The mourning period known as “the Three Weeks” is upon us. It will end on Tisha B’Av (which will be observed a day later this year, from the end of Shabbat on July 25, through an hour after sundown on July 26).
For most of us in the Jewish world, this period goes by each year without our even realizing it came and went. Even if we do realize it, we have no qualms about ignoring it.
The “cheerless” nature of this period, of course, is part of the problem. From the 17th of Tammuz through the Ninth of Av, after all, the summer is in full bloom; it is a hardly fitting period, it seems, for deep mourning.
That is the wrong attitude.
What it is that makes us Jews? It could not be our religion, because both Muslims and Christians ostensibly pray to the same God as we do, so we are no longer unique in our religious beliefs. Besides, religion is only part of what we are; it is not all of what we are.
Our culture also does not make us Jews. Ours is the most multicultural culture of all. We are a people spread out across the four corners of the globe, and we have assimilated many of the cultural motifs of the countries in which we have lived.
What makes us Jews is memory. Nearly everything we do is related to memory.
We observe Shabbat each week, not because a day of rest makes sense, but to remind ourselves and the world that in God’s eyes all are equal, even animals, and all deserve the same day of rest that we want for ourselves.
We wear shawls with macramed fringes, and slap black leather boxes on our arms and foreheads—not as ends in themselves, but to remind us that we once stood before a mountain in the middle of a wilderness and made a deal with God to be a kingdom of priests and a holy nation.
We are the people of memory — and there is no other day that is so infused with memory as Tisha B’Av.
According to the sages of blessed memory, this day began approximately 3,500 years ago, with the People Israel en route from Sinai to Canaan. As recorded in the Torah portion we read on June 13, Sh’lach L’cha, they became convinced that God brought them out of Egypt in order to have them die at the hands of merciless giants. So, the Torah reports, “The people wept that night.”
By following the Torah’s chronology, the date on which this occurred was the ninth day of the fifth month, the day we know as Tisha B’Av.
On this day in that year, God decreed that the generation of the Exodus would die out in the desert; only their children would live to inherit the Land of Promise. With the gift of hindsight, the sages concluded God also must have issued another decree that day: “Because you, Israel, cried for no reason on this day, I, God, will see to it you have reason to cry on this day forever after.”
Fanciful or not, history supports this midrash. It was on the Ninth of Av in the year 586 BCE that Babylonian forces set fire to the First Temple. In the year 70 CE, Roman forces set fire to the Second Temple.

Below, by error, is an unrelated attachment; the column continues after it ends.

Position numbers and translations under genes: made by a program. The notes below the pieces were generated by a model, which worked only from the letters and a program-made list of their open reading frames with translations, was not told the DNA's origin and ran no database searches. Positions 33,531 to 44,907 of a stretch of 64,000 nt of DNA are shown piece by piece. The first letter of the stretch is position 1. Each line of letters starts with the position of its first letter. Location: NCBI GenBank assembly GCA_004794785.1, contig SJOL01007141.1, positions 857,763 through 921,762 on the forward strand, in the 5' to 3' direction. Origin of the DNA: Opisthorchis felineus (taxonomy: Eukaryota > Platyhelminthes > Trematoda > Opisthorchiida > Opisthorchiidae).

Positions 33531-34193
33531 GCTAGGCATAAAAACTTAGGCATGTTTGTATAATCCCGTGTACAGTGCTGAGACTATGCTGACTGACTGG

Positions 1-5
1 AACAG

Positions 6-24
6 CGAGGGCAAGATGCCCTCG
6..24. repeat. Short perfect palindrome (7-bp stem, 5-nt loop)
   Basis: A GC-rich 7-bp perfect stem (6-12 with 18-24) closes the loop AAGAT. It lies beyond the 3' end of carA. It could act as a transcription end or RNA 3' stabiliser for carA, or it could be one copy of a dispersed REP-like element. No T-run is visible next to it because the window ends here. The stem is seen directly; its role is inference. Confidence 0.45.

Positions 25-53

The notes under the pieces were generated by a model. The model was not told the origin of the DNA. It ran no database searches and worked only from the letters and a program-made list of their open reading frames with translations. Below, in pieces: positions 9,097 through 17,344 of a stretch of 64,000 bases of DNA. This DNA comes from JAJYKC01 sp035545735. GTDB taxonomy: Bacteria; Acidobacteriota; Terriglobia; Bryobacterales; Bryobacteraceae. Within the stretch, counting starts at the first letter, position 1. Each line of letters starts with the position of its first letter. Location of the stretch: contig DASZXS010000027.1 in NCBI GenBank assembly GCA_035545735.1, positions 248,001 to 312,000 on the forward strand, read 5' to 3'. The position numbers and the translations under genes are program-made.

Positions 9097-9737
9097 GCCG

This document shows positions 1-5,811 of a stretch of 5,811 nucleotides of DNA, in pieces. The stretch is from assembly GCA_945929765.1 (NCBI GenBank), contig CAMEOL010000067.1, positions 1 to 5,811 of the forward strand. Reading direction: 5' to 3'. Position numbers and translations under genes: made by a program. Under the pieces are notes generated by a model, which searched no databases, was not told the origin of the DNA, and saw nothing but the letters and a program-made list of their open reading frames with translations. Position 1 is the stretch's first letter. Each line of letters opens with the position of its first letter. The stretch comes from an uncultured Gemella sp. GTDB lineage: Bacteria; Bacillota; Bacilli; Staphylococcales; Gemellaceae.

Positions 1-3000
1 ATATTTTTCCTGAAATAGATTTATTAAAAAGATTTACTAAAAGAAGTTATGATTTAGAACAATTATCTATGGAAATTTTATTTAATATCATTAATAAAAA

In the year 135 CE, on the Ninth Day of Av, the Judean revolt against Rome reportedly came to a crushing end with the fall of Betar and the death of its leader, Bar Kochba. A series of executions followed that wiped out nearly an entire generation of religious leaders and scholars, including Rabbi Akiva.
On August 2, 1492, Tisha B’Av, what was arguably the greatest diaspora community the world had ever known until then ended with the departure from Spain of the last of its expelled Jews.
On August 1, 1914, Tisha B’Av, Germany declared war on Russia. This began World War I, but it also set into motion events that would lead to the creation of the Soviet Union, which would wage a 75-year campaign to destroy everything Jewish within its borders. World War I would end in the creation of a peace so debilitating to Germany that it paved the way for Adolf Hitler and the Shoah.
This is the day we toss aside.
Now, some people say. “We don’t need Tisha B’Av anymore. It’s not relevant anymore. It belongs to the past.” Chanukah belongs to the past, so does Purim, yet we celebrate both. Pesach belongs to the distant past, but we celebrate it. Why ignore Tisha B’Av?
Again, some would say: “Chanukah, Purim, Pesach—these are fun days, but Tisha B’Av is the ultimate downer. Why ruin sweet summer by imposing on it the bitter memory of such tragedies?”
The answer, as I noted in previous columns, is that Tisha B’Av is not about tragedy. It is about triumph.
Of course, Tisha B’Av reminds us that we have experienced more tragedies as a people than any other in history, with the Shoah topping the list. The point, however, is that we are still here to be reminded of them. The ashes of the Shoah especially should have buried us; instead, we are as a people reborn.
We are still here. No other day on the Jewish calendar better exemplifies the link between God and Israel. No other day better proves that God’s promise to Israel, God’s covenant with us, indeed is everlasting and irreversible.
That is the true memory of Tisha B’Av.
The greatest tragedy of Tisha B’Av is our refusal to remember this day.
We must not toss into the dustbin of disuse this most potent vehicle for reaffirming that tragedies are of the moment, but the Jewish people are forever.
Am Yisrael Chai.